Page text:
Following Britain’s victory in the 1865 Duar War, Britain and Bhutan signed the Treaty of Sinchulu, under which Bhutan would receive an annual subsidy in exchange for ceding land to British India. Ugyen Wangchuck — who had served as the de facto ruler of an increasingly unified Bhutan and had improved relations with the British toward the end of the 19th century — was named king in 1907. Three years later, a treaty was signed whereby the British agreed not to interfere in Bhutanese internal affairs, and Bhutan allowed Britain to direct its foreign affairs. Bhutan negotiated a similar arrangement with independent India in 1949. The Indo-Bhutanese Treaty of Friendship returned to Bhutan a small piece of the territory annexed by the British, formalized the annual subsidies the country received, and defined India's responsibilities in defense and foreign relations. Under a succession of modernizing monarchs beginning in the 1950s, Bhutan joined the UN in 1971 and slowly continued its engagement beyond its borders. [Source: CIA World Factbook, 2020]

In 2005, King Jigme Singye Wangchuck unveiled the draft of Bhutan's first constitution, which introduced major democratic reforms. The King abdicated the throne in 2006 in favor of his son, Jigme Khesar Namgyel Wangchuck. In 2007, India and Bhutan renegotiated their treaty, eliminating the clause that stated that Bhutan would be "guided by" India in conducting its foreign policy, although Thimphu continues to coordinate closely with New Delhi. In 2008, Bhutan held its first parliamentary election in accordance with the constitution. Bhutan experienced a peaceful turnover of power following a parliamentary election in 2013, which resulted in the defeat of the incumbent party. In 2018, the incumbent party again lost the parliamentary election. Of the more than 100,000 ethnic Nepali — predominantly Lhotshampa — refugees who fled or were forced out of Bhutan in the 1990s, about 6,500 remain displaced in Nepal.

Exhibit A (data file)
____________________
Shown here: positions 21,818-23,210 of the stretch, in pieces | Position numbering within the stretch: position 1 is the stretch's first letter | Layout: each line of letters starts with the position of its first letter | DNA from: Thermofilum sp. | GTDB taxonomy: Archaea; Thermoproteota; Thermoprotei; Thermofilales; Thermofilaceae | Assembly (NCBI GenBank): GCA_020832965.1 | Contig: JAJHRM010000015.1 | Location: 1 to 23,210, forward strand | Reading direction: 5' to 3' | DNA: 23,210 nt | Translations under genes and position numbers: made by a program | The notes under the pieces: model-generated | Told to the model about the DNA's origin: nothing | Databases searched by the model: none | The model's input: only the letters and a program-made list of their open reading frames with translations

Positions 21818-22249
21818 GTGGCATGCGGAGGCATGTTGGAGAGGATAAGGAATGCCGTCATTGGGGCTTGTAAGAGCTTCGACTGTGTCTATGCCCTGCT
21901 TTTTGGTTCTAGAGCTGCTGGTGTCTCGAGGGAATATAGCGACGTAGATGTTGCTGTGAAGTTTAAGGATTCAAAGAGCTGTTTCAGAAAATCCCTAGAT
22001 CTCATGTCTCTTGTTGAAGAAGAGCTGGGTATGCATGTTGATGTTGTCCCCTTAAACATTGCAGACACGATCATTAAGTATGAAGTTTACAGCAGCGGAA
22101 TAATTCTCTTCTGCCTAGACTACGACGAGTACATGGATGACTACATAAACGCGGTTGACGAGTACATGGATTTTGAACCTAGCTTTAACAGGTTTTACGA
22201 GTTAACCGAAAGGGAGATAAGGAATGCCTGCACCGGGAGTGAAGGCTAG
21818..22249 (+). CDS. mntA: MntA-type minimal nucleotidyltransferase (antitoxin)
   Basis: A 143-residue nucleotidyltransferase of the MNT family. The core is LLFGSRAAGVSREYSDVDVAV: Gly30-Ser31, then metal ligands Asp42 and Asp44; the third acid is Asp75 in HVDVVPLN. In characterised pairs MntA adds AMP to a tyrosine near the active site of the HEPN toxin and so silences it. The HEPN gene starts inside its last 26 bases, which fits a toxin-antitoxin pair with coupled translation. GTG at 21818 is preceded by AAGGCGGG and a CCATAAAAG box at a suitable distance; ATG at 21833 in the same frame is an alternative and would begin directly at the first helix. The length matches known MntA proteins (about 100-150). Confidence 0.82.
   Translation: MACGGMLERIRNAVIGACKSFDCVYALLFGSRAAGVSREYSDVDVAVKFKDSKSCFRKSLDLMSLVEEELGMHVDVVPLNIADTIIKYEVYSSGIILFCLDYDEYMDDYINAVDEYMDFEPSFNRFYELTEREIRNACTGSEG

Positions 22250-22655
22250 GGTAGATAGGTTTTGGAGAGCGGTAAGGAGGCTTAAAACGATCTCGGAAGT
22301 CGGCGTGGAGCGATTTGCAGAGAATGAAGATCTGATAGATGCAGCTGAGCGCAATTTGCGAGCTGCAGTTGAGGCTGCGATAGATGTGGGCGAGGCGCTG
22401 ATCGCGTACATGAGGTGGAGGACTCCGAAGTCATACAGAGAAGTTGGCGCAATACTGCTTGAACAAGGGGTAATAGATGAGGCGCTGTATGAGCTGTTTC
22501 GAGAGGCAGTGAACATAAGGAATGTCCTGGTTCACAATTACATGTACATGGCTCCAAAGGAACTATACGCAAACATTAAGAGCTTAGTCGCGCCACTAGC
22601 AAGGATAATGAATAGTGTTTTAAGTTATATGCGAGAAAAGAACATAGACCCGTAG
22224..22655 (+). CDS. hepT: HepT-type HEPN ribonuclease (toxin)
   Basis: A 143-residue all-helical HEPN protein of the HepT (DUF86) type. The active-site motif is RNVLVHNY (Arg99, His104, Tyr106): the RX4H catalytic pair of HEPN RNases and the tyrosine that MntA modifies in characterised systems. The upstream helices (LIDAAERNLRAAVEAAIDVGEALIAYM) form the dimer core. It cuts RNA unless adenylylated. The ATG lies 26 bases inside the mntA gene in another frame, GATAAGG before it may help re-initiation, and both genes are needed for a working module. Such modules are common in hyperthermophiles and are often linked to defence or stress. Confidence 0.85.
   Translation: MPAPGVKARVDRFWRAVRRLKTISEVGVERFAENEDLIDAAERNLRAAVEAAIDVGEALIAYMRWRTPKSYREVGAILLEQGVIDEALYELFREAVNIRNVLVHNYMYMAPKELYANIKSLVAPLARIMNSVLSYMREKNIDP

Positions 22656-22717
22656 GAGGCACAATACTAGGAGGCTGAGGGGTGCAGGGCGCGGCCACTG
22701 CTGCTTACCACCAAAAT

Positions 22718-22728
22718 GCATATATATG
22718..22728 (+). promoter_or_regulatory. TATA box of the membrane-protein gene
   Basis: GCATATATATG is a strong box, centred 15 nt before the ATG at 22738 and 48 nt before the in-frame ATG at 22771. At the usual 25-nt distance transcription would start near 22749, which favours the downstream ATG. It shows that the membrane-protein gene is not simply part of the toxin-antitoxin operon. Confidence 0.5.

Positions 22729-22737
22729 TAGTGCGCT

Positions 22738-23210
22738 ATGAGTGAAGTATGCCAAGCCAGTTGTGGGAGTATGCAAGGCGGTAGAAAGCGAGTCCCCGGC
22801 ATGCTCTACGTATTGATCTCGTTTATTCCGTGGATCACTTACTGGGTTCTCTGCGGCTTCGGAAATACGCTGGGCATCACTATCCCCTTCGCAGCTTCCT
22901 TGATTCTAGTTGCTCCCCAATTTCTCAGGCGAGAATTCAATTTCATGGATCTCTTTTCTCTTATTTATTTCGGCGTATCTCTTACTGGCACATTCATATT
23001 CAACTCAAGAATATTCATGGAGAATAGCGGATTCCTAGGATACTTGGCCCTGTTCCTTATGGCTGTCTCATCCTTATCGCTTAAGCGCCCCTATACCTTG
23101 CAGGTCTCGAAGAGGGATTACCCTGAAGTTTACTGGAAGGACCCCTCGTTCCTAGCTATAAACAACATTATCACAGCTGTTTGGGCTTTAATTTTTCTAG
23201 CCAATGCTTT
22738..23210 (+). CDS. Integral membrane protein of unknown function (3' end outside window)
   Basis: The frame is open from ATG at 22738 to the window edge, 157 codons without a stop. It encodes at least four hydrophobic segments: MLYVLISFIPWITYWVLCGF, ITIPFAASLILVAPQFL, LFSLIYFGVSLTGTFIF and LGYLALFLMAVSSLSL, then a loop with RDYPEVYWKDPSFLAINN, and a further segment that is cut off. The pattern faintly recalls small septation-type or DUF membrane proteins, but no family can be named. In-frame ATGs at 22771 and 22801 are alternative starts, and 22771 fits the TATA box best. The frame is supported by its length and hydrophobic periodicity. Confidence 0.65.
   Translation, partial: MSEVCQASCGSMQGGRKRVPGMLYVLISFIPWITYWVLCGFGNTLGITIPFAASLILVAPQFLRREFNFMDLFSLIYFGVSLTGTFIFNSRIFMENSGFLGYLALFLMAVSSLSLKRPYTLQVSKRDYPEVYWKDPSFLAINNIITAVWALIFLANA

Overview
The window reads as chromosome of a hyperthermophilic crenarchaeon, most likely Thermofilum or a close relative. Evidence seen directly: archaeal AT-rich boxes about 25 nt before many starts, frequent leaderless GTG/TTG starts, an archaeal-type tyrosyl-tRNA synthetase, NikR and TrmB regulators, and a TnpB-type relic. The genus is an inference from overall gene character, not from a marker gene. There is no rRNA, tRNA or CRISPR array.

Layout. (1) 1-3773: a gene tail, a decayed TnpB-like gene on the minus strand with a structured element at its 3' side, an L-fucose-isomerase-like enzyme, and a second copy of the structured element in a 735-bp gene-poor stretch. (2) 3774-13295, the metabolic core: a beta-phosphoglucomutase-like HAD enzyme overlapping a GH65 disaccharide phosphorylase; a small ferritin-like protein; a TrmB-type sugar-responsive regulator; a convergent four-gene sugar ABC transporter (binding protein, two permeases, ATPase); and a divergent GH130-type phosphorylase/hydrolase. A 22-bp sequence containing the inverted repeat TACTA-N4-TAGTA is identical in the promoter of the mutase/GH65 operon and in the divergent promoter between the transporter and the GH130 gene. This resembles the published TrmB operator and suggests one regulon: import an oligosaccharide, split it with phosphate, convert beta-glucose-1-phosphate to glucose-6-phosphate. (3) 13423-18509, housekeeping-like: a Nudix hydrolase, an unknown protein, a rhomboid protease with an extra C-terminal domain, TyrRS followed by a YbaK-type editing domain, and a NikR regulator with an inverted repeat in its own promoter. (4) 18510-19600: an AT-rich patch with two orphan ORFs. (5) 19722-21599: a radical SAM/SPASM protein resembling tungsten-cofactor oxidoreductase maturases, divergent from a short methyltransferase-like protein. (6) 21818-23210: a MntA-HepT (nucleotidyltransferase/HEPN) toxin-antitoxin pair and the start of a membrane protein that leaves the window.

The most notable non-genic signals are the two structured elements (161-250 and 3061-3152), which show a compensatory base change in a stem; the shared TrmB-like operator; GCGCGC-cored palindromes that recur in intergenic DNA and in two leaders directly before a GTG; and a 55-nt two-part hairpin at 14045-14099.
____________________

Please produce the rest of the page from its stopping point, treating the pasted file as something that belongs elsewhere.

Timeline of Bhutan’s history according to the “Worldmark Encyclopedia of National Economies”: “
1616. Bhutan is unified by Shabdrung (Zhabdrung)Ngawang Namgyal (1594-1651) who makes comprehensive laws and local administrations.
1907. The hereditary monarchy is created.
1949. The Indo-Bhutan Treaty of friendship is signed, and Bhutan receives full independence.
1952. Jigme Dorji Wangchuck (the "architect of modern Bhutan") becomes king.
1953. The National Assembly is established.
1960. Trading is entirely oriented toward India.
1965. The king forms the Royal Advisory Council.
1972. Jigme Singye Wangchuk becomes king.
1974. Bhutan begins to encourage tourism.
1983. The South Asian Association for Regional Cooperation is established. <=>
1998. The king devolves some of his executive powers to the cabinet.
[Source: “Worldmark Encyclopedia of National Economies”, The Gale Group Inc., 2002 <=>]

Early History of Bhutan

Very little is known of Bhutan's early history. It is believed to have been inhabited beginning around 2000 B.C. by migrants from Tibet. Stone tools and megaliths (stone monuments) have been found in Bhutan, some of which have been dated to 2000-1500 B.C.. [Source: “Countries and Their Cultures”, Gale Group Inc., 2001]

Bhutan’s early history is obscure and recorded mostly in myths. Not much was is known until the introduction of Tibetan Buddhism in the A.D. 9th century. Nearly all the historic records of early Bhutan were destroyed by fire, flood, earthquake, and war.